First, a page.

Anthony K. Brown is a Professor in Communications Engineering and leads the Microwave and Communication Systems research group at the University of Manchester (UK). He joined academia in 2003 having spent 28 years in industry, most recently for Easat Antennas Ltd where he is retained as company Chairman. He is a recognised expert in antennas and propagation as applied to radar and communications systems. Professor Brown is a member of the Technical Advisory Commission to the Federal Communication Commission (USA)- and is a UK representative to the EU’s COST Action 284 Management Committee. He has advised various international bodies including in Canada, Malaysia and USA. He has been a Steering Board member of the Applied Computational Electromagnetics Society (ACES USA), and is past recipient of the Founders Award from that organisation. He has served on many national and international committees (including for IEEE and IEE, EUROCAE and ARINC). He was a founder member of the EPSRC Communications College. Professor Brown is a frequent invited lecturer on antennas and related topics, most recently including application of such techniques to Ultra Wide Band communications. He is a listed expert on UWB systems by the Paris Ultra Wide Band Organisation (http://timederivative.com/pubs.html). Prof Brown is a Fellow of the IEE and the IMA and is a Charted Engineer and Mathematician.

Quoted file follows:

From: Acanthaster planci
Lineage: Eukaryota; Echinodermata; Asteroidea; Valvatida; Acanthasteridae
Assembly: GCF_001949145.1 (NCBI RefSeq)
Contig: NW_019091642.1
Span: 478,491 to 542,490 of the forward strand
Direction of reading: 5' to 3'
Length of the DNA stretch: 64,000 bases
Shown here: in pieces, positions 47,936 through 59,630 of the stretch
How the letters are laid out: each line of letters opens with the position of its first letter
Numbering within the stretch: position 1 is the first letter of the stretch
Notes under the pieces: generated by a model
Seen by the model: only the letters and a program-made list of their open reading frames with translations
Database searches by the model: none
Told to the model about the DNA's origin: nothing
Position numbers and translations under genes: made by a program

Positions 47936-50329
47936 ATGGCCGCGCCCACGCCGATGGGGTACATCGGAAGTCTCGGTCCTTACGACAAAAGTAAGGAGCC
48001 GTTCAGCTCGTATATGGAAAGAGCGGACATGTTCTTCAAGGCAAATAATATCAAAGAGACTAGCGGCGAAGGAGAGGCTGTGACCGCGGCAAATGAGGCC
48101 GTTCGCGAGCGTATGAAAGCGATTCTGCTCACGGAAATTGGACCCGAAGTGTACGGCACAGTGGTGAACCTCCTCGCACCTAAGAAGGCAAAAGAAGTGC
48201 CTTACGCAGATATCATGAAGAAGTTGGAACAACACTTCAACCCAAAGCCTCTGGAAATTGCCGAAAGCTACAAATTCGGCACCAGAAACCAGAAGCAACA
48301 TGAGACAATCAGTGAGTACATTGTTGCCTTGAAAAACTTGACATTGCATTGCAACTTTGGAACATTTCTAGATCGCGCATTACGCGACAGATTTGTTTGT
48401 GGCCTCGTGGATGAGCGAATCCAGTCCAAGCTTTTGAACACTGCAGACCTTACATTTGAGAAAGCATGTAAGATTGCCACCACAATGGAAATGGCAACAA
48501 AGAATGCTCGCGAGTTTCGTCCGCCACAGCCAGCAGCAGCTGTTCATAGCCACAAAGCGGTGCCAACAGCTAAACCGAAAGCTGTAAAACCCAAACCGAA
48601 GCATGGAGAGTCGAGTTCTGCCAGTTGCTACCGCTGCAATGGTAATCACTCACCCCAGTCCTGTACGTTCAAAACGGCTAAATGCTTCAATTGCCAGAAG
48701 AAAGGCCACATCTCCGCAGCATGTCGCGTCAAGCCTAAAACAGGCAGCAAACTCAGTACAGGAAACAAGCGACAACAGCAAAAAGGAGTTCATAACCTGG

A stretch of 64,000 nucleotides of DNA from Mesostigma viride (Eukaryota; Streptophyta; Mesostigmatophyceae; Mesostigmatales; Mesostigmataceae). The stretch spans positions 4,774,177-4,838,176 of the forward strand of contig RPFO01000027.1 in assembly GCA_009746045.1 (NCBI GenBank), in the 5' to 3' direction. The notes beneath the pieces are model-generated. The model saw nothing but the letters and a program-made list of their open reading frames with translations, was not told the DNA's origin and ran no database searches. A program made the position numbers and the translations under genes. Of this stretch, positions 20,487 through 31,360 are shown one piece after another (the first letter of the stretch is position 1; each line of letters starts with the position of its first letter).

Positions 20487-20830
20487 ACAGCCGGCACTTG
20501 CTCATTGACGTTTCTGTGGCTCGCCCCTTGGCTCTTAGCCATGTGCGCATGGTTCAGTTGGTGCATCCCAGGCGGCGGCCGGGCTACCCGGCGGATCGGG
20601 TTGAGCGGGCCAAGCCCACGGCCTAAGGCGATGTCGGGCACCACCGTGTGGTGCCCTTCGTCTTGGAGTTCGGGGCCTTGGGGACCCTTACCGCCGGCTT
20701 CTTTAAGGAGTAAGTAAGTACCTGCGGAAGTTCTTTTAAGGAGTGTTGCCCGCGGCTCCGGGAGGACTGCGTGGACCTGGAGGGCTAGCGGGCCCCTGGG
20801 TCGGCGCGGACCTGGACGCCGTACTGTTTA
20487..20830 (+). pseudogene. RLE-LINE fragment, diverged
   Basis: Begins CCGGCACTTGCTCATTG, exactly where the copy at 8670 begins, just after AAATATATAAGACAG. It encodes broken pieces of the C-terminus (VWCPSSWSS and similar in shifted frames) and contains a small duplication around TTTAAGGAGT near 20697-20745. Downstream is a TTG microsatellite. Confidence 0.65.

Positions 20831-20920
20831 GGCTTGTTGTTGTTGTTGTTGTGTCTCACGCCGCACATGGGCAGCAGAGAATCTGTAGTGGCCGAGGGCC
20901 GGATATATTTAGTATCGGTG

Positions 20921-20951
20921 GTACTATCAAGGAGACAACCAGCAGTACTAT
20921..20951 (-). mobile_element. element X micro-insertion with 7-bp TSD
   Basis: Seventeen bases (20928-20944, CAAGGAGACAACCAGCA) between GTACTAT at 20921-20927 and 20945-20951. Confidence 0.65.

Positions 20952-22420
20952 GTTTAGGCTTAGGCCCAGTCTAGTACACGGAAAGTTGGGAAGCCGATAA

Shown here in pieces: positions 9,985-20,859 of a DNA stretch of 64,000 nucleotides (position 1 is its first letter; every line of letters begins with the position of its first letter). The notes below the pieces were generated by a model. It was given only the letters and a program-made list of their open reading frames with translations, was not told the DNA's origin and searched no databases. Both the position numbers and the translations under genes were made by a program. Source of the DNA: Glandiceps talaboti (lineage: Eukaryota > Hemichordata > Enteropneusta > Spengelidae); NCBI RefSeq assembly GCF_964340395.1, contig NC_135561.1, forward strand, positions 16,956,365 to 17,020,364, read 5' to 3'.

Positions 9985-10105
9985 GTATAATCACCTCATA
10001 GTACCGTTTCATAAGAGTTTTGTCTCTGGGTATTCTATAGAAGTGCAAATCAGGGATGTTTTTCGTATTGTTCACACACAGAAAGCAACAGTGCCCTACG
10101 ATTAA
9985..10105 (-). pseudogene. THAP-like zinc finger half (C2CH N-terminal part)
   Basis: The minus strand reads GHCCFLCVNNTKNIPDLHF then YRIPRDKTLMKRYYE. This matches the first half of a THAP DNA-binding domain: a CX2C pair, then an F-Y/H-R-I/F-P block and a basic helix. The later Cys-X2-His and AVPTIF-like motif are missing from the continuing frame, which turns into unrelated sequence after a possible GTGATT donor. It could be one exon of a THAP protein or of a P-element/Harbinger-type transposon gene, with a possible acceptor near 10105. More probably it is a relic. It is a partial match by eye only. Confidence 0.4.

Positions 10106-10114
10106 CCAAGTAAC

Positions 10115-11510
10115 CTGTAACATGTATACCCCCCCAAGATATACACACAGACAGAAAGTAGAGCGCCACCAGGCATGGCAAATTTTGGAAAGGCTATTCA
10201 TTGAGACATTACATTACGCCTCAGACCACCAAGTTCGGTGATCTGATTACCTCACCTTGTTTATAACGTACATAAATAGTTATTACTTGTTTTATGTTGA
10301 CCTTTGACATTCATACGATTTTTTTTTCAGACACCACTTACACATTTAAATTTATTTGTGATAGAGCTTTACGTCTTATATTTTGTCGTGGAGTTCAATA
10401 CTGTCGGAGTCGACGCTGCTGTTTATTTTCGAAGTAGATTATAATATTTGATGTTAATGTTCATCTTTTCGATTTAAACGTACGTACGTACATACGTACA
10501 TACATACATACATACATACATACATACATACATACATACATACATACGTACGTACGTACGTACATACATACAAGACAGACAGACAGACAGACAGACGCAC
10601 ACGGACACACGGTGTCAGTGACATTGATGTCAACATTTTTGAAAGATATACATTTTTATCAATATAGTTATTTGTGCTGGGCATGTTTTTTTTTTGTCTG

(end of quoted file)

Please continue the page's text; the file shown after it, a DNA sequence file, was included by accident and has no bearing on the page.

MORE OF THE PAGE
David J.Edwards has been an academic for 17 years after 12 years spent in the industry (BritishTelecom). He has a strong record of innovation in communications systems, electromagnetic measurements, ground probing radar and subsurface imaging radar. He has authored or co-authored in excess of 200 publications in his time as an academic. He has been in receipt of a number of awards and prizes (IEE Prize for Innovation, NPL Metrology award, IEE Mountbatten Premium (2 papers) and IEEE Neil Sheppy prize) for his work and has been extremely well supported by funding from research councils, industry and government agencies. He has a track record of wide collaboration within theUKand internationally. Prof. Edwards is serving and has served on a range of international committees in communications and related fields. He is a Fellow of the Institution of Electrical Engineers and a Fellow of the Royal Astronomical Society.